7.3.1 Star density
For testing the star density we compute star counts and compare their absolute values as well as the relative differences (data-model)/data, in different magnitude bins.
Results for magnitude bins 8-9, 12-13 and 17-18 are presented in Figure 7.9. The overall picture of the sky densities are very well comparable in data and model, ensuring realistic star counts in both. There are however significant discrepancies close to the Galactic plane due to the extinction model used in GOG20 which is not optimal. It is also possible that the data show some incompleteness at latitudes near 0 towards the inner Galaxy as seen in the relative difference plot for . At at high latitudes the small number of stars lead to a noisy map of relative difference which does not show significant discrepancies. At and , one can see the imprint of the Magellanic clouds, not present in the model. We also start to see some discrepancies in the outer Galaxy, close to the plane, that are most probably due to the warp, the flare, and the disc scale heights, not perfectly modeled in GOG20.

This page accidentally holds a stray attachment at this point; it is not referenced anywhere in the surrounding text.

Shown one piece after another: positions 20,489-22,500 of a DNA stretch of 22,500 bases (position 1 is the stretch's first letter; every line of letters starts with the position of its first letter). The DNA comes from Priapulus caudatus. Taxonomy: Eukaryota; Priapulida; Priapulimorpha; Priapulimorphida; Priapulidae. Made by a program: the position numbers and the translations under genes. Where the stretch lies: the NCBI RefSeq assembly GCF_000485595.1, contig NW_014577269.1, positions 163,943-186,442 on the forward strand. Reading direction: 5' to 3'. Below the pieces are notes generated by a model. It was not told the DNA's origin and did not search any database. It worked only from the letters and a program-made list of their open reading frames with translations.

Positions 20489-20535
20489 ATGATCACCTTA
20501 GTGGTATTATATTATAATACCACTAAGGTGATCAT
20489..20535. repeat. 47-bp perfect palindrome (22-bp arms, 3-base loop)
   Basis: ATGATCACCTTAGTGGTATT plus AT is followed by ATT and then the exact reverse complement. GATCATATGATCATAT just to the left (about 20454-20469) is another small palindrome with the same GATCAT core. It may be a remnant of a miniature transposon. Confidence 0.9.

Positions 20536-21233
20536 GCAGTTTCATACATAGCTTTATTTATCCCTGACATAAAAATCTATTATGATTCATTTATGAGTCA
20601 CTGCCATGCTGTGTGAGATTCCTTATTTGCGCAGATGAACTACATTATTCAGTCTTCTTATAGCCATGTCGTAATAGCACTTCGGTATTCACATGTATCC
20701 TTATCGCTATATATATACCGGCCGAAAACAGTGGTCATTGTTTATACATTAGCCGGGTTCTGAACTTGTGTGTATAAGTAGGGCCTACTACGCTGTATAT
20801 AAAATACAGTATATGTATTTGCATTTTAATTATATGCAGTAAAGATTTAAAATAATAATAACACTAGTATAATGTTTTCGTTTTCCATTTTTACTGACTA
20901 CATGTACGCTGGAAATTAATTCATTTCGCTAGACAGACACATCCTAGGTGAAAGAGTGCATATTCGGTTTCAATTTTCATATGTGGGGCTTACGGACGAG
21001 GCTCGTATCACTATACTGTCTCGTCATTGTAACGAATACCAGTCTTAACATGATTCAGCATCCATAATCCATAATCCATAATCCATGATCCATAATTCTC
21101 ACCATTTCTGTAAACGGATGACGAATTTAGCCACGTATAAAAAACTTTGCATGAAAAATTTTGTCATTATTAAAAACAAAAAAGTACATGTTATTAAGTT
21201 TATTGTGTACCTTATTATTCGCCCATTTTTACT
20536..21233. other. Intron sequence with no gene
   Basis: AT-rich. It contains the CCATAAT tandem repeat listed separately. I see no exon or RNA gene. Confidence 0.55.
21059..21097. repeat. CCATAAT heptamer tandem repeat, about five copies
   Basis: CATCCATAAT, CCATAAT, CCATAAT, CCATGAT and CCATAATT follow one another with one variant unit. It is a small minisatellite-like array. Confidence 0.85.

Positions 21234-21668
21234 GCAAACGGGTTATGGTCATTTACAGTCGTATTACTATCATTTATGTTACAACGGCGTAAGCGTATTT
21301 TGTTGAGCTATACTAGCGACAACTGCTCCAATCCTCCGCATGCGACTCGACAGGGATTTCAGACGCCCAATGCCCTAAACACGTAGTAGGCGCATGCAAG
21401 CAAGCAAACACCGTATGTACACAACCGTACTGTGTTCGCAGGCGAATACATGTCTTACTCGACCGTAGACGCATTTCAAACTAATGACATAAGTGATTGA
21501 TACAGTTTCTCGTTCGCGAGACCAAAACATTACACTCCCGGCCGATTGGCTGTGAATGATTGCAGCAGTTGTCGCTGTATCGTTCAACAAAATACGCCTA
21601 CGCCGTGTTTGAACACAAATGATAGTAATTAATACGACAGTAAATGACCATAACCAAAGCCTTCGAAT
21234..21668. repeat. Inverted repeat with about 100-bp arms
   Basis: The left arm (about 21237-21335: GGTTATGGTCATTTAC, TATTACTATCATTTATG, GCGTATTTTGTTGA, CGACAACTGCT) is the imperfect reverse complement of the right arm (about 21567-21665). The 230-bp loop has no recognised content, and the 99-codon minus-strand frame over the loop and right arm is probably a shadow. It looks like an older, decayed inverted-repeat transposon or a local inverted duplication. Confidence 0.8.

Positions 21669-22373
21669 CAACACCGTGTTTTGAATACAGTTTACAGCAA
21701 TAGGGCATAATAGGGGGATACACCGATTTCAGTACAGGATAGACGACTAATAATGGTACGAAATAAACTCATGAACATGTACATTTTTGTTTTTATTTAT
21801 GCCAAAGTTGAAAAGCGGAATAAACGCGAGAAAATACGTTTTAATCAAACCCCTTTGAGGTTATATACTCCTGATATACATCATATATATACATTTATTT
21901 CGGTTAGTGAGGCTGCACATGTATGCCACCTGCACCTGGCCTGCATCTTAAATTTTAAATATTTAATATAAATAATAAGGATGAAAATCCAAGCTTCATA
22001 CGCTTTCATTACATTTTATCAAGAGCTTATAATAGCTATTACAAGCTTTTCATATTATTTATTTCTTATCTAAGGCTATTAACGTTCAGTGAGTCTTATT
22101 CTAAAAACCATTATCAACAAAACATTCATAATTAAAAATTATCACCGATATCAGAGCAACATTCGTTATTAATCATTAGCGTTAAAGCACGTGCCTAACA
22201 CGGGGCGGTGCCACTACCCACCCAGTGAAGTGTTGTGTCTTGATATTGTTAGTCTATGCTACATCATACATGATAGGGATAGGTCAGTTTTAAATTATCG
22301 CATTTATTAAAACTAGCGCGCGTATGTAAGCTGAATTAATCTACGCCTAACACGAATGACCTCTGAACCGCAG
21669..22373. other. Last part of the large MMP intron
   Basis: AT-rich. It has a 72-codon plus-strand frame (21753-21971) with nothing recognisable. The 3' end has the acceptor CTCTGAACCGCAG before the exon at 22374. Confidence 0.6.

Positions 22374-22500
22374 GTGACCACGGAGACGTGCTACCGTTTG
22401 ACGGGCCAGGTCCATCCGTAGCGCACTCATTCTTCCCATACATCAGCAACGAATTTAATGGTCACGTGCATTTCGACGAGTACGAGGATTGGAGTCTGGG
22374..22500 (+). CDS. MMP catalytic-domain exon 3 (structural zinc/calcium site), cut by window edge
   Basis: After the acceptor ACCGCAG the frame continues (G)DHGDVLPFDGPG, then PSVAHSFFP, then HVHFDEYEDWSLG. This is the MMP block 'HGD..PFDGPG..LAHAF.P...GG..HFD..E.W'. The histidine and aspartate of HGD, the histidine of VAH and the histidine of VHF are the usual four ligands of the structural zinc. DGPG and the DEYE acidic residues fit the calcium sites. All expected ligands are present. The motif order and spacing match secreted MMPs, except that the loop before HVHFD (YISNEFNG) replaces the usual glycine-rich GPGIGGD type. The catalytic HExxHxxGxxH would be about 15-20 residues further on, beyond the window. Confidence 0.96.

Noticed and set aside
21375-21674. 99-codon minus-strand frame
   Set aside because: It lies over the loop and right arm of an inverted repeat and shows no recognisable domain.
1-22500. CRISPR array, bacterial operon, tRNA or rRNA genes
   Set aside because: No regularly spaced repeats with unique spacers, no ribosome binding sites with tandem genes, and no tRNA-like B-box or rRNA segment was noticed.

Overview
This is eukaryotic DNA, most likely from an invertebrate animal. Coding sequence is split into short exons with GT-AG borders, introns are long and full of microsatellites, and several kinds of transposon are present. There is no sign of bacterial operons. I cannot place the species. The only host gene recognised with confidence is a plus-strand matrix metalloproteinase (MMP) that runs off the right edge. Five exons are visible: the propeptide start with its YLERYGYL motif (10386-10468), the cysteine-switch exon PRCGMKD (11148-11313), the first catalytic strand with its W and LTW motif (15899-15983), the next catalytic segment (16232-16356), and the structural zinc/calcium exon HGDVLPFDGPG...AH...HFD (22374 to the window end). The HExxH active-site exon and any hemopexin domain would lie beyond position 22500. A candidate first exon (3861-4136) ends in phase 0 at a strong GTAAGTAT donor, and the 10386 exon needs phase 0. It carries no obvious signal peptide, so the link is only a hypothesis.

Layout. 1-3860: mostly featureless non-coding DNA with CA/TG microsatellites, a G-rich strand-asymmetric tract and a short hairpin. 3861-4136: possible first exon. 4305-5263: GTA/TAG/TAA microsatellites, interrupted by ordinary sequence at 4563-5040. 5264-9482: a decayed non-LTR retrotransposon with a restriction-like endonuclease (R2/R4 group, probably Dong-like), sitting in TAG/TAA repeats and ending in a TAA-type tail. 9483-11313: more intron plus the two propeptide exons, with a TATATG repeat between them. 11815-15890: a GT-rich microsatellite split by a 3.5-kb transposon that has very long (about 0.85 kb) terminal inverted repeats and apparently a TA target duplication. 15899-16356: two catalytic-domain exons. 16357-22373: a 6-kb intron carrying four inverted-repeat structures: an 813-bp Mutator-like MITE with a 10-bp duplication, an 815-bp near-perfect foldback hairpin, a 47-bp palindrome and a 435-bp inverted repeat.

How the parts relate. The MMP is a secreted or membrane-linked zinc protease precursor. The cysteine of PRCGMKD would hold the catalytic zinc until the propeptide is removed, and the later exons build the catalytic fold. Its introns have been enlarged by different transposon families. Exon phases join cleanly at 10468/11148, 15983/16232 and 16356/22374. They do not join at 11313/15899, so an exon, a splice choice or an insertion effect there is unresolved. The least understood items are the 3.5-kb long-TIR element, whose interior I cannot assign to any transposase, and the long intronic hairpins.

The average value of star counts over the whole sky has been computed in each magnitude bin to see a signature of incompleteness. Figure 7.10 shows the results for Gaia EDR3 as well as for Gaia DR2 and GOG20. Gaia EDR3 has more faint stars than Gaia DR2, but still not as many as expected from GOG20.
Summary of the results:
The overall picture of the sky densities are very well comparable in data and model.
The data may show some incompleteness towards the inner Galaxy for faint stars.
At , Gaia EDR3 has more stars than Gaia DR2, but not as many as expected from GOG20.